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May 18, 2013

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Ere Zarathustra had been an hour on his way in the mountains and forests, he saw all at once a strange procession. Right on the path which he was about to descend came two kings walking, bedecked with crowns and purple girdles, and variegated like flamingoes: they drove before them a laden ass.

“What do these kings want in my domain?” said Zarathustra in astonishment to his heart, and hid himself hastily behind a thicket.

When however the kings approached to him, he said half-aloud, like one speaking only to himself:

“Strange! Strange! How doth this harmonise? Two kings do I see–and only one ass!”

Thereupon the two kings made a halt; they smiled and looked towards the spot whence the voice proceeded, and afterwards looked into each other’s faces.

“Such things do we also think among ourselves,” said the king on the right, “but we do not utter them.”

The king on the left, however, shrugged his shoulders and answered:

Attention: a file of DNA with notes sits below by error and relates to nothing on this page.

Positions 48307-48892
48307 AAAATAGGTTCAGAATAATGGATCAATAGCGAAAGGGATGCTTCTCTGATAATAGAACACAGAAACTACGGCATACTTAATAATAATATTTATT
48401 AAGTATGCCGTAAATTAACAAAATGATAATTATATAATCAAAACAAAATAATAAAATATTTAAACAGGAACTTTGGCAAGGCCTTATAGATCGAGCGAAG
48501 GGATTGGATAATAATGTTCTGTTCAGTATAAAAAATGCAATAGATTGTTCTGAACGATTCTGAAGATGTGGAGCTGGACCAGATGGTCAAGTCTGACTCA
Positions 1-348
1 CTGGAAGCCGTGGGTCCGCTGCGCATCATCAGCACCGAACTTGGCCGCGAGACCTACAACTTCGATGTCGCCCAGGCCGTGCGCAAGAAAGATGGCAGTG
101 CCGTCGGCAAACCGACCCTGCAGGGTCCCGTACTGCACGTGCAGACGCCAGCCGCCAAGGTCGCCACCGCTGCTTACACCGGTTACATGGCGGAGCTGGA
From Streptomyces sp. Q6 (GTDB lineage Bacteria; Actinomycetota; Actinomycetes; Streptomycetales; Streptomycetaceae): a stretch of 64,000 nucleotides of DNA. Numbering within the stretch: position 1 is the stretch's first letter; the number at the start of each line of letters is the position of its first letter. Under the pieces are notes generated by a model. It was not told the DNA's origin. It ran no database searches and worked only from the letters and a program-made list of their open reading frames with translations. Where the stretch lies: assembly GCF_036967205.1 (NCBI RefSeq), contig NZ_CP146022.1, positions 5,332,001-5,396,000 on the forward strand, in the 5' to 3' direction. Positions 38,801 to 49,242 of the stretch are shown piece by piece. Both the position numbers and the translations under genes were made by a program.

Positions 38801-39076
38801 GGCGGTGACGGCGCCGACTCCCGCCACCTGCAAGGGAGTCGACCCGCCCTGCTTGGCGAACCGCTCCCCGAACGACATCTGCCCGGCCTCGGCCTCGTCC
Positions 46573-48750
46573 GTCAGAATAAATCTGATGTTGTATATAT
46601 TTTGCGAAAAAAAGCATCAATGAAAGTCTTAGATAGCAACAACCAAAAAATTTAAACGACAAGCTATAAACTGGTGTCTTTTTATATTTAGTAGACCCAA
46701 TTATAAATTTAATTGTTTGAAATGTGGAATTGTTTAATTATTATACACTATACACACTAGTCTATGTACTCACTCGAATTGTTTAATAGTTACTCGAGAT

“That may perhaps be a goat-herd. Or an anchorite who hath lived too long among rocks and trees. For no society at all spoileth also good manners.”

“Good manners?” replied angrily and bitterly the other king: “what then do we run out of the way of? Is it not ‘good manners’? Our ‘good society’?

Better, verily, to live among anchorites and goat-herds, than with our gilded, false, over-rouged populace–though it call itself ‘good society.’

–Though it call itself ‘nobility.’

But there all is false and foul, above all the blood — thanks to old evil diseases and worse curers.

The best and dearest to me at present is still a sound peasant, coarse, artful, obstinate and enduring: that is at present the noblest type.

The peasant is at present the best; and the peasant type should be master! But it is the kingdom of the populace–I no longer allow anything to be imposed upon me.

The populace, however–that meaneth, hodgepodge.

Populace-hodgepodge: therein is everything mixed with everything, saint and swindler, gentleman and Jew, and every beast out of Noah’s ark.”

Quoted from ‘Thus Spake Zarathustra – Fourth and Last Part. 63. LXIII. Talk With The Kings.’ – Friedrich Nietzsche (1883)

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